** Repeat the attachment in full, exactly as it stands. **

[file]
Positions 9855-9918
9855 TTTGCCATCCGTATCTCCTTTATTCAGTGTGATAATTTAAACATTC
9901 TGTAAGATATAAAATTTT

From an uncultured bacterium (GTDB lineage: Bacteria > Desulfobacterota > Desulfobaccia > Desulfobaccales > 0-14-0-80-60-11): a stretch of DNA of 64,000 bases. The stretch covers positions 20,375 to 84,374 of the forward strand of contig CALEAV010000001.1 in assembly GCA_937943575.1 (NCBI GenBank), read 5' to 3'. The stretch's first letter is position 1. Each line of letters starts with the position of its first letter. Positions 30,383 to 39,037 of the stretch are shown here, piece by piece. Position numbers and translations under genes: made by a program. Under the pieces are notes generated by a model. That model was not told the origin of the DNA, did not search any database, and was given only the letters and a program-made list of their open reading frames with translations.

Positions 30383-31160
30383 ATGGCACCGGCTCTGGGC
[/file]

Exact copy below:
Positions 9855-9918
9855 TTTGCCATCCGTATCTCCTTTATTCAGTGTGATAATTTAAACATTC
9901 TGTAAGATATAAAATTTT

From an uncultured bacterium (GTDB lineage: Bacteria > Desulfobacterota > Desulfobaccia > Desulfobaccales > 0-14-0-80-60-11): a stretch of DNA of 64,000 bases. The stretch covers positions 20,375 to 84,374 of the forward strand of contig CALEAV010000001.1 in assembly GCA_937943575.1 (NCBI GenBank), read 5' to 3'. The stretch's first letter is position 1. Each line of letters starts with the position of its first letter. Positions 30,383 to 39,037 of the stretch are shown here, piece by piece. Position numbers and translations under genes: made by a program. Under the pieces are notes generated by a model. That model was not told the origin of the DNA, did not search any database, and was given only the letters and a program-made list of their open reading frames with translations.

Positions 30383-31160
30383 ATGGCACCGGCTCTGGGC